This leads me nicely into one of the more intriguing parts of ZombiU and how it uses the WiiU’s gamepad. On the TV screen all you see is the action, there is no HUD to work with, no ammo counter, life bar, or map; instead, all of that is mapped to the gamepad which is probably one of the more interesting aspects of ZombiU. See, ZombiU is what I like to call “the smart mans zombie survival game,” meaning you need to be the one constantly thinking and keeping track of things, the game isn’t going to hold your hand. While it is possible to find out all the information you want and need to survive, it requires you taking your focus away from the TV screen for a moment to look at the gamepad, heightening some of the tension in areas.
And despite the many gripes and complaints people had about how adding a second screen would add nothing to the game, I find myself disagreeing with them. If this was your standard first person shooter or adventure game I would agree with them as it takes away from the experience, but ZombiU goal was to put you in direct control of a normal person attempting to survive the zombie apocalypse and that it does very well. Quick selecting your other weapons is easily done through touch on the left hand side of the screen while the middle is filled up with a map of the area that shows where you have already looked. Looking through your inventory takes a little bit more work but fits in with the theme of the game, you swipe your finger down the middle of the touchscreen which causes your character to take off their backpack and start rooting through it. You can then drag your weapons on to the quick select buttons or manipulate your inventory with quick and easy touches. But don’t ever forget that the world around you is still in motion; not keeping an eye on the TV can lead to you getting your neck torn out if you start playing with your inventory without checking the area.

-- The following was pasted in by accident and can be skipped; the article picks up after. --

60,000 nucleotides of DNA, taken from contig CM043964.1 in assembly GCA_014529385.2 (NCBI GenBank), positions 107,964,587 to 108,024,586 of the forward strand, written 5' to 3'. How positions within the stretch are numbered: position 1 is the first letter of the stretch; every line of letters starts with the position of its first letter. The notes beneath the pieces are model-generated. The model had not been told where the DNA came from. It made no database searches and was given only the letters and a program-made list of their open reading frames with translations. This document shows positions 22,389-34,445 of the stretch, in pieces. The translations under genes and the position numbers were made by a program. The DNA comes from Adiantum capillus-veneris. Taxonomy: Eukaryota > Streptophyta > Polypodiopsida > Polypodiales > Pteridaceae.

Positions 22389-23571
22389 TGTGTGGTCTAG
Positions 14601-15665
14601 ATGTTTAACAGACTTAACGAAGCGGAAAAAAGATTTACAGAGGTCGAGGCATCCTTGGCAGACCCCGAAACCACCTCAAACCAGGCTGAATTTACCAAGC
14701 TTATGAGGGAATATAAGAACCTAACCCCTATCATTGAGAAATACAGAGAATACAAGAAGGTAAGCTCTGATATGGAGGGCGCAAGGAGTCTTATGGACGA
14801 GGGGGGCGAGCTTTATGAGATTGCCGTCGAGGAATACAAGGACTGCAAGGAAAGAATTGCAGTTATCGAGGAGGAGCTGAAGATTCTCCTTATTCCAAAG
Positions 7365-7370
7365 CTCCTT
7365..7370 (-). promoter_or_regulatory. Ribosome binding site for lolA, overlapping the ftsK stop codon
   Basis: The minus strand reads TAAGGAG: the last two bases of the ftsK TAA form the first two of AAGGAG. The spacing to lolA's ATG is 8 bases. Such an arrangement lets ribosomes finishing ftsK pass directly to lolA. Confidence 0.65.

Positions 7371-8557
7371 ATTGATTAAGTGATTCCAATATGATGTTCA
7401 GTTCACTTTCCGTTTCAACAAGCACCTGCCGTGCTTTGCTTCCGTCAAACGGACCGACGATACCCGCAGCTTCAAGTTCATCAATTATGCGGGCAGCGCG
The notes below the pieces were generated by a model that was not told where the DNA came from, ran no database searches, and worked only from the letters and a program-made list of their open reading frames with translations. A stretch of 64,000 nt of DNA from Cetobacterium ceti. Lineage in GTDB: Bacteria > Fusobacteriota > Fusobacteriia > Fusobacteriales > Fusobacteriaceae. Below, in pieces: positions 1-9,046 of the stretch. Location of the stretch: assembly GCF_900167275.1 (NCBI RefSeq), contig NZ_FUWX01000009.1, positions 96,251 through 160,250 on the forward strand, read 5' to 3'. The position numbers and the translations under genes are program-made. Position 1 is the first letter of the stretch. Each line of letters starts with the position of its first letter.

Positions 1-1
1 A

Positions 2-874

You are also able to scan the area for interactable objects and aim scoped weapons with the gamepad, raising it up and looking about the area as if you would in real life. While this is a neat feature and fits with the game, unfortunately it has an issue I just can’t ignore. When you start up a scan or use the scope it doesn’t start the screen at wherever it currently is pointing. For instance if you are standing and holding the controller at an angle in front of you, the scope will still be pointing down and require you to bring it up to aim. I can only assume this is meant to work well for people sitting down with the controller in their lap but it is still an issue.
On the other hand, after an hour of play that’s pretty much my only complaint with the game. After dealing with hordes of zombies, a mysterious ghost nurse, and several hair raising moments of sheer terror, I can clearly say that Ubisoft has succeeded in making a mature zombie survival game for Nintendo’s new piece of hardware. I can’t wait to get my hands on both ZombiU and the WiiU again when they finally release this holiday season.